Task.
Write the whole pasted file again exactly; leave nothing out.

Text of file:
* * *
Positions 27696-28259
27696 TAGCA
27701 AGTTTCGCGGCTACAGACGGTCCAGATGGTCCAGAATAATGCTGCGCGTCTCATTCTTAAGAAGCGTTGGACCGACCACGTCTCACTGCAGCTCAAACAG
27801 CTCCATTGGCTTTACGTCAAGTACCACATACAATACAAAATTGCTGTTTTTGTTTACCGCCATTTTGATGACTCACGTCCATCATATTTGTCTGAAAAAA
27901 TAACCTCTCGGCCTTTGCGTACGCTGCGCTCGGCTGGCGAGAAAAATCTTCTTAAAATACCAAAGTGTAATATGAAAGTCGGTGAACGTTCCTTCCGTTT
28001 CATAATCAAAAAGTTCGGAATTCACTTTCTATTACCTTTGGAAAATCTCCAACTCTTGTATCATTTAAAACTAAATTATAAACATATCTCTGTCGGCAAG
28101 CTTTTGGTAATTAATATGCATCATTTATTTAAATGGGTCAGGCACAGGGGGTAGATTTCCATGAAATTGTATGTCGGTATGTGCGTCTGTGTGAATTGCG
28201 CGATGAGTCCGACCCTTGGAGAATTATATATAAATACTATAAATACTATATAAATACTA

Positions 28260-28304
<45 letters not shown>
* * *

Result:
Positions 27696-28259
27696 TAGCA
27701 AGTTTCGCGGCTACAGACGGTCCAGATGGTCCAGAATAATGCTGCGCGTCTCATTCTTAAGAAGCGTTGGACCGACCACGTCTCACTGCAGCTCAAACAG
27801 CTCCATTGGCTTTACGTCAAGTACCACATACAATACAAAATTGCTGTTTTTGTTTACCGCCATTTTGATGACTCACGTCCATCATATTTGTCTGAAAAAA
27901 TAACCTCTCGGCCTTTGCGTACGCTGCGCTCGGCTGGCGAGAAAAATCTTCTTAAAATACCAAAGTGTAATATGAAAGTCGGTGAACGTTCCTTCCGTTT
28001 CATAATCAAAAAGTTCGGAATTCACTTTCTATTACCTTTGGAAAATCTCCAACTCTTGTATCATTTAAAACTAAATTATAAACATATCTCTGTCGGCAAG
28101 CTTTTGGTAATTAATATGCATCATTTATTTAAATGGGTCAGGCACAGGGGGTAGATTTCCATGAAATTGTATGTCGGTATGTGCGTCTGTGTGAATTGCG
28201 CGATGAGTCCGACCCTTGGAGAATTATATATAAATACTATAAATACTATATAAATACTA

Positions 28260-28304
<45 letters not shown>